(Via The Telegraph; by the interesting journalist Andrew Osborn)

To Lure Foreign Investment, Russian President Calls for Reform

To Lure Foreign Investment, Russian President Calls for Reform

The president of Russia, Dmitri A. Medvedev, on Wednesday proposed a sweeping change to the management of the country’s many state-run companies, saying an overhaul that would remove ministers from the boards of directors is overdue.

After a decade of rolling back the results of its early post-Soviet privatizations, the Russian economy is again top-heavy with government-run companies, particularly in the oil and natural gas industries.

As president, Mr. Putin had appointed loyal officials in his government to crucial positions on the boards of large companies dealing in energy, transportation, military industry and aviation. Igor I. Sechin, a deputy prime minister overseeing the oil industry, is chairman of the state oil company Rosneft, for example.

Mr. Kudrin is on the board of Alrosa, Russia’s diamond mining company.

Mr. Medvedev, when he served as deputy prime minister before his election as president in 2008, had also served as chairman of Gazprom, the big natural gas company.


“Cinderella of the Stars” Valentina Tereshkova – First woman in Space

“Cinderella of the Stars” Valentina Tereshkova – First woman in Space

In June 1963, the whole world heard about the Russian “Chaika” (Seagull), Valentina Tereshkova’s call sign.

The first woman in space, ”Cinderella of the Stars” was born into a peasant family and worked at a textile factory after finishing evening school.

While working and earning an education at a technical school by correspondence, Valentina dreamed of the heavens. She learned how to skydive at a local aero-club, completing 163 jumps.

“There were only five women in our group, but the workload was more than the men’s,” Tereshkova explains, saying the training was extremely rough at that time. “But each of us was obsessed with the crazy idea of completing the training with brilliant results and of making a spaceflight.”



















































In 2000, Valentina Tereshkova was named “Greatest Woman Achiever of the Century” by the British Women of the Year Association.

(Via Ria Novosti)

Fighting terrorism with tourism

Fighting terrorism with tourism

The drive from Vladikavkaz airport into the North Ossetian capital passes through the village of Beslan and by the monument to 33 4 victims, – more than half of them children – of the 2004 school siege that won the region global notoriety. “A horrific tragedy; several of my relatives are buried here,” says Oleg Karsanov, the republic’s tourism minister, as we pass by the graves, the nearby mountains obscured by overcast skies.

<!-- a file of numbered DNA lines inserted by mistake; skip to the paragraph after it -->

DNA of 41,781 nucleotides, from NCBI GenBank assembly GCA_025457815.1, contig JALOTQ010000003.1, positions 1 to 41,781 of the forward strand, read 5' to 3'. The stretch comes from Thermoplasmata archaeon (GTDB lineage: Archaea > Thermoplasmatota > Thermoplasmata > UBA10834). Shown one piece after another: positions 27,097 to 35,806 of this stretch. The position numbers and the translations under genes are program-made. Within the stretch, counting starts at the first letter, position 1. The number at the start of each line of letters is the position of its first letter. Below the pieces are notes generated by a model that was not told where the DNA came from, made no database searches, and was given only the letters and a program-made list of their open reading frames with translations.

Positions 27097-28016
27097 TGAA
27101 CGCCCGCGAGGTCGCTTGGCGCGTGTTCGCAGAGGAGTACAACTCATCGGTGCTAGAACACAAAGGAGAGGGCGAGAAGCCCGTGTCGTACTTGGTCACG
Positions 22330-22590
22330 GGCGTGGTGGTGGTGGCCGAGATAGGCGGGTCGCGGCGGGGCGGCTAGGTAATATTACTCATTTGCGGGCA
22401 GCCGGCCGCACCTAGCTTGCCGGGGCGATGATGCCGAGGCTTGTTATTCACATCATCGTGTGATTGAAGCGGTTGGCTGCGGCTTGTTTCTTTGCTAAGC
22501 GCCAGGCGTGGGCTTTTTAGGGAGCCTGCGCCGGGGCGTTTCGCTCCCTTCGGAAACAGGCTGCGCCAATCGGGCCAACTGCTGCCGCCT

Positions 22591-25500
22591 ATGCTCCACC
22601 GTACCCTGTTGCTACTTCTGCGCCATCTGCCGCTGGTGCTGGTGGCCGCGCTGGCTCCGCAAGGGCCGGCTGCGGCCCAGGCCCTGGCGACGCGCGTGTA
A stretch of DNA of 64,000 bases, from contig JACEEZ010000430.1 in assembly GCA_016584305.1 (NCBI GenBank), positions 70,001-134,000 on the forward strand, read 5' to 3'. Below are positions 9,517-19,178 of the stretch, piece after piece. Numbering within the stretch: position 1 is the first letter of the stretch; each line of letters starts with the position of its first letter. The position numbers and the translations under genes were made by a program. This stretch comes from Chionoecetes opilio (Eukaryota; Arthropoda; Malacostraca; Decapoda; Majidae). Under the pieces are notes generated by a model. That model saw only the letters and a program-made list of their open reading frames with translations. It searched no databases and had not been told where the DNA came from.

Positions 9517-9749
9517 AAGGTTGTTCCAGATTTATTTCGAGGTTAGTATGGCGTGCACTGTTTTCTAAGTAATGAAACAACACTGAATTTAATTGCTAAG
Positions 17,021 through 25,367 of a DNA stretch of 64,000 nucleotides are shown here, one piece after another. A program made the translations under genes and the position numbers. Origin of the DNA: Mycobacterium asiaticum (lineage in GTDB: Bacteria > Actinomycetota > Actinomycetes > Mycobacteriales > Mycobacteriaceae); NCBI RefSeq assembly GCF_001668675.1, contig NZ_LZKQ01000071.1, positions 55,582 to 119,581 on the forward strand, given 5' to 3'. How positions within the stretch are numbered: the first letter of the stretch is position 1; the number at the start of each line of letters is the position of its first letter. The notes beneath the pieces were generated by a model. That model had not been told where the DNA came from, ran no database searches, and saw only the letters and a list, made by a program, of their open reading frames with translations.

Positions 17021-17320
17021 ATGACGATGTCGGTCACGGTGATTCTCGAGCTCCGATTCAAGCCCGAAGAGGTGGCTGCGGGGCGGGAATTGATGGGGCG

Mr Karsanov is determined to rebrand his native North Ossetia and turn the mountainous republic into a magnet for tourists. After holding several posts in local government, he was tasked with nurturing regional tourism; he had developed a solid bank of targets four years before the federal model appeared. Oleg Karsanov’s plan is two-pronged: to build up basic infrastructure such as roads, plumbing and electricity via state grants, and to provide incentives for investors to open hotels and other amenities. The minister initially hopes for the support of the large North Ossetian diaspora in Russia and abroad, which includes such names as the former national football coach Valery Gazzaev and the conductor Valery Gergiev.

Rostislav Khortiev, 50, a businessman, has already taken the plunge, returning from Siberia three years ago to build a £1.7m hotel project 75 miles from Vladikavkaz. Employing 35 people, the hotel hosts groups from across Russia on skiing and fishing packages. “It’s a great place to make an ethnic village for tourists,” Mr Karsanov gleams.

The most ambitious element of the plan revolves around Mamison, a $1bn (£615m) ski resort under construction two hours’ journey south-west of Vladikavkaz. “Unfortunately, there are still few – if any – world-class ski resorts in Russia. Mamison will offer our countrymen the opportunity to experience world-class skiing without leaving the country,” Mr Karsanov says.

There is stiff competition across the North Caucasus for a piece of the federal funding pie. The Sochi Olympic Winter Games in 2014 will help, Mr Karsanov believes.

(don’t miss the Photo slideshow and Audio documentary on the page in the link!  [Via Russia and India Today])